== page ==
jewellery, New Zealand, design, 3D printing, CAD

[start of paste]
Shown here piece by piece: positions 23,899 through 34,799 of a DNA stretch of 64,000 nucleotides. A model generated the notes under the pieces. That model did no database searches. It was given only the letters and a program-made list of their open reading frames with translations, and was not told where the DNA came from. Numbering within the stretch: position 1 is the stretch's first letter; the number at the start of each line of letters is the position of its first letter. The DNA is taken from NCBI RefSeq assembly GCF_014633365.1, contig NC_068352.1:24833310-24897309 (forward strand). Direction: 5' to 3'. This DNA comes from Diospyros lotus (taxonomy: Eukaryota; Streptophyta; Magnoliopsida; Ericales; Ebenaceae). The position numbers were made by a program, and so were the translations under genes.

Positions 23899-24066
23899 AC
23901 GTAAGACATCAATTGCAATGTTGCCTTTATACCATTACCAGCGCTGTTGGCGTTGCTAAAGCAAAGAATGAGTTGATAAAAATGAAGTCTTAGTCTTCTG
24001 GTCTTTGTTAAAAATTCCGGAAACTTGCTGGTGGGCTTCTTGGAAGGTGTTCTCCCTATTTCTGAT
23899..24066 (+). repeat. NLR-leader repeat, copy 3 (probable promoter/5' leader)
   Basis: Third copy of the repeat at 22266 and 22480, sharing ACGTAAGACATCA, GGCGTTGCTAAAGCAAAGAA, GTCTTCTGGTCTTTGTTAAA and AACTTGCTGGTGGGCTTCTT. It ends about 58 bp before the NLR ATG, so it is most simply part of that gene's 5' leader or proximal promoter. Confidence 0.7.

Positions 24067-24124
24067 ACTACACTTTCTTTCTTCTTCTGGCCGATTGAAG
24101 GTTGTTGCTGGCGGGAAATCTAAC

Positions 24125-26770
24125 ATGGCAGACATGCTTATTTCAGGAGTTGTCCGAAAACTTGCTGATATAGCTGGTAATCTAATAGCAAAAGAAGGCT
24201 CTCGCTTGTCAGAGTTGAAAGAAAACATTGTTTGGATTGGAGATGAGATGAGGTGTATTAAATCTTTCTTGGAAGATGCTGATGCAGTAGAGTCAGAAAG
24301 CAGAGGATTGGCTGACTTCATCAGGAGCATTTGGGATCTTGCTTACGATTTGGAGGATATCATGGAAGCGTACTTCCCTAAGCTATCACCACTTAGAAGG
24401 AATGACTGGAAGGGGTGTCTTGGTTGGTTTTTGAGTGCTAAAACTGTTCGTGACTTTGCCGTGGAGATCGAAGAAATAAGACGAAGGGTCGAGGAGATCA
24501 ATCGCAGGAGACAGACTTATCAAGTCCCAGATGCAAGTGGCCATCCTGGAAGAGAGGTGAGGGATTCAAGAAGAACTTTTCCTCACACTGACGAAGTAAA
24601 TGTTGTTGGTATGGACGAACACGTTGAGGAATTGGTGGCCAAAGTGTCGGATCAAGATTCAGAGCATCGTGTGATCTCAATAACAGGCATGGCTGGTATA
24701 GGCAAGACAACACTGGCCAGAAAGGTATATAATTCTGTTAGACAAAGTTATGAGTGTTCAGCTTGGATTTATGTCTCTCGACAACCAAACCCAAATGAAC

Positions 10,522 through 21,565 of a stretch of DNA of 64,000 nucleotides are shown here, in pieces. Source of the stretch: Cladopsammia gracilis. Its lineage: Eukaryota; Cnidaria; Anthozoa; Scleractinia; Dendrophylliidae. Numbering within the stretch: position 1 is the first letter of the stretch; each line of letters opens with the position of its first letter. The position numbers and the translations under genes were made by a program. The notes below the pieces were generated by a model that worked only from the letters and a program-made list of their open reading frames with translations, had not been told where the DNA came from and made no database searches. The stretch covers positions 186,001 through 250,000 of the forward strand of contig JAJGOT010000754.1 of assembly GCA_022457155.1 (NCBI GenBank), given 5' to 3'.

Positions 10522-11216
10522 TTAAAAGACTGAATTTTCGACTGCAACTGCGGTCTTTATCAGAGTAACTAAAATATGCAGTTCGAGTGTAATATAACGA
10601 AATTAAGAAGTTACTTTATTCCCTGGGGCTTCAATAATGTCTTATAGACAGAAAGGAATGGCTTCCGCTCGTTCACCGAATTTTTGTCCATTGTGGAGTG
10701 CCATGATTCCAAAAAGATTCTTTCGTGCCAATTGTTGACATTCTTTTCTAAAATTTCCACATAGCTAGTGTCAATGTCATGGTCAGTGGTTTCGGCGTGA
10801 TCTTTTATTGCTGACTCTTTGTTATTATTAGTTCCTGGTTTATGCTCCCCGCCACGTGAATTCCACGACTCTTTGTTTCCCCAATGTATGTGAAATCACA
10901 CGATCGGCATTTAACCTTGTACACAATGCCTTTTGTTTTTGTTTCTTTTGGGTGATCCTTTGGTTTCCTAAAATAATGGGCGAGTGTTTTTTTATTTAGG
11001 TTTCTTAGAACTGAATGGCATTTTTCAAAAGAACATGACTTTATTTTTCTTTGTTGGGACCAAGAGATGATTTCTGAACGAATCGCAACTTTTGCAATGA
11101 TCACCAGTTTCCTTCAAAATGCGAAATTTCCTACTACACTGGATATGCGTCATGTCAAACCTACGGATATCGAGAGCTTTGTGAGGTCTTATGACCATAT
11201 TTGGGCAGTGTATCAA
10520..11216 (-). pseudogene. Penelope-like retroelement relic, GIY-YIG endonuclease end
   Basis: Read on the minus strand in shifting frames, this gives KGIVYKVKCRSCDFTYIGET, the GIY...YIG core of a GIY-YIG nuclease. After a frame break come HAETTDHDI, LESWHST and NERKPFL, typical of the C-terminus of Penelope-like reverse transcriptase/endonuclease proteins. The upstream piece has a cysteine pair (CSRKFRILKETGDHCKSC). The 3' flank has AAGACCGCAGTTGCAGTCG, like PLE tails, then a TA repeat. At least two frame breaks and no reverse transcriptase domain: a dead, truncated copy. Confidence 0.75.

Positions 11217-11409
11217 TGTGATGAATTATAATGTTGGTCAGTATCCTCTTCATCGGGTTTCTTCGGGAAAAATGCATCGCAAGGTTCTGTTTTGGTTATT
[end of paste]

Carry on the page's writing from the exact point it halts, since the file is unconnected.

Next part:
This case study examines the role that Tall Poppy Syndrome (TPS) plays within the New Zealand jewellery industry. One company’s attempt to subvert tradition and encourage personalization of milestone jewellery such as engagement rings and wedding rings has led to insights about Kiwi jewellery purchasing behaviours. The mass-market jewellery industry in New Zealand is heavily invested in producing jewellery designs that have existed for upwards of 50 years. Kiwi customers are on average less adventuresome in their preference for jewellery styles, and often purchase traditional jewellery designs because they believe such designs to be stylistically safer. This paper provides a detailed case study that examines how the Auckland-based boutique jeweller K. Amani Fine Jeweller designs against convention and consistently encourages tradition-minded customers to embrace personalized jewellery styles. This is accomplished through communicating to customers the personal design aesthetic of K. Amani’s jeweller, as well as through non-standard solutions to traditional jewellery manufacturing such as Computer Aided Design (CAD), 3D rendering, and 3D printing. Likewise, dedicated face-to-face consultations and a keen understanding of customer personality types help to raise awareness of jewellery design possibilities, and provide customers with a greater sense of security in order to opt for custom or non-traditional designs. This approach consistently results in customers electing personalized touches to their jewellery designs, and encourages lifetime loyalty to K. Amani who can create custom designs, versus jewellers that only provide stock items.